Most musicians know what the timpani are, and so do many people, but I still get questions from quite a few, especially from those who are not familiar with classical music and young people who have not had exposure to the instruments of the orchestra. So, that being the case, I think that it is a good idea to devote this post to a description of what the instruments are. What follows is from a short presentation that I had posted to a previous, but no longer extant web site. The information is still valid and it is my hope that it will provide you with a better idea of just what the timpani are and how they work.
A Short History
The timpani have been around for centuries. Descended from a small pair of drums called “nakers”, they developed over time into the instruments we know today as the orchestral timpani. They were brought to western Europe by King Henry VIII of England, who used them mounted on horseback for ceremonial occasions. Together with trumpets, they added much color to the various ceremonials associated with the monarchy. Eventually, the drums found place in the various court orchestras (no longer mounted on horseback), but still used together with trumpets.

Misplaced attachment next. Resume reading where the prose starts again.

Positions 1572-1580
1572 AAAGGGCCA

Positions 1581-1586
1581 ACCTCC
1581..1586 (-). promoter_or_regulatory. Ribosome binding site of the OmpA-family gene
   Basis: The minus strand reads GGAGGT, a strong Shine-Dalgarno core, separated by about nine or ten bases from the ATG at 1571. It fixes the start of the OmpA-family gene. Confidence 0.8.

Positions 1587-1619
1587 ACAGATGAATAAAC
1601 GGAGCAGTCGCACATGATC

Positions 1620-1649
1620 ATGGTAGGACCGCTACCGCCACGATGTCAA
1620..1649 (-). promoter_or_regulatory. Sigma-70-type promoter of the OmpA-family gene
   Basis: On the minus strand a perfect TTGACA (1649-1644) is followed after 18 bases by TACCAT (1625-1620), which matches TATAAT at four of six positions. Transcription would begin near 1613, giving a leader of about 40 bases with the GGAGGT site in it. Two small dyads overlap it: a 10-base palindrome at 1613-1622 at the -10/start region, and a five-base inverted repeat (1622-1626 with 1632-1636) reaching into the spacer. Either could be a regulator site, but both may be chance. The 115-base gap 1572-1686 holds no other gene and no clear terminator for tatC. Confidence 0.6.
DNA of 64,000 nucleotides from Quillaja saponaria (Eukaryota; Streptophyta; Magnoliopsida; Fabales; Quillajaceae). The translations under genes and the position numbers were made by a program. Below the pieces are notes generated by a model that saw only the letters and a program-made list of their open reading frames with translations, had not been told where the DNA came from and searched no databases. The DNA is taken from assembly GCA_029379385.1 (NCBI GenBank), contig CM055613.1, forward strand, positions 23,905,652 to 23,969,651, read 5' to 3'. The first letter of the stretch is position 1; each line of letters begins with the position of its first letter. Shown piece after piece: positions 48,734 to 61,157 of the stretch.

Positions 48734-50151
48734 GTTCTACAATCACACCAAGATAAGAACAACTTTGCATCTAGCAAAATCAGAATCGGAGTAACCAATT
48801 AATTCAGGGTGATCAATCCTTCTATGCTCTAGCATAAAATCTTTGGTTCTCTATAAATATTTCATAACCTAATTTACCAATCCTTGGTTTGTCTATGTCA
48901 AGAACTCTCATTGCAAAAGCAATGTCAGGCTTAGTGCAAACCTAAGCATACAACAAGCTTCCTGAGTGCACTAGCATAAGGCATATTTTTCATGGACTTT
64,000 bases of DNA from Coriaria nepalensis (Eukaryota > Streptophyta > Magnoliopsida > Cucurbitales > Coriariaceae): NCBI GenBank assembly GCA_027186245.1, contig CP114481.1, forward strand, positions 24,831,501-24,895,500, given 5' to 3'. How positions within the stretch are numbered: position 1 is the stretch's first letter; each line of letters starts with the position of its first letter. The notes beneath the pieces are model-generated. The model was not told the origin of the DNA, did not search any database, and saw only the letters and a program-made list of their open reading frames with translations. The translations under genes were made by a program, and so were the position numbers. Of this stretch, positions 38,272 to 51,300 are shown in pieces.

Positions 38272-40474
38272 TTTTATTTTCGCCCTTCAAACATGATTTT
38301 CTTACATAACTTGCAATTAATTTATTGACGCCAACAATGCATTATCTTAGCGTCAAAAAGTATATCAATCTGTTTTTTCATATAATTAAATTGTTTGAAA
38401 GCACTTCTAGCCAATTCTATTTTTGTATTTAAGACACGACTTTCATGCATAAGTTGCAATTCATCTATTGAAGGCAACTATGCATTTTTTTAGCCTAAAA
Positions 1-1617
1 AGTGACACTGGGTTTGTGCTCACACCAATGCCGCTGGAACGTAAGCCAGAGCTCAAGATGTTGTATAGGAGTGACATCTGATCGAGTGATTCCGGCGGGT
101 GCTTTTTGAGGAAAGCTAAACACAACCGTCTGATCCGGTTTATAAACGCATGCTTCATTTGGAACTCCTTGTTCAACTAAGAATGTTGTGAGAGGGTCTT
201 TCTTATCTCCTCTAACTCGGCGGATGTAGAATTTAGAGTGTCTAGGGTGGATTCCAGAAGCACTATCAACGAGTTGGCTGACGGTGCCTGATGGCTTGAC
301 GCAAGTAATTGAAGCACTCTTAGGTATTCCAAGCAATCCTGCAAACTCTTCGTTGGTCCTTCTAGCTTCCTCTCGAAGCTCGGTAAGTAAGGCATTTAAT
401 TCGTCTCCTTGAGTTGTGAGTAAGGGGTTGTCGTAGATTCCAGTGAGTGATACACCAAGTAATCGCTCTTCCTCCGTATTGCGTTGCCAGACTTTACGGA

The music of the great Baroque composers J. S. Bach and G. F. Handel is full of this type of writing for the instruments.
With the music of W.A. Mozart, F. J. Haydn and L. van Beethoven, things began to change with regard to composing for the timpani. Up until this time, the timpani were tuned in the interval of a fourth or fifth. Beethoven was an innovator in this respect as he scored for the timpani in octaves (F-f) in his Eighth and Ninth Symphonies, and a tritone (A-e-flat) in his opera “Fidelio”. Other composers, such as Weber,
Mendelssohn, Brahms, Schumann, and Liszt, to name only a few began to write interesting parts for the timpani, but it was the music of such composers as Berlioz, Wagner, Bruckner,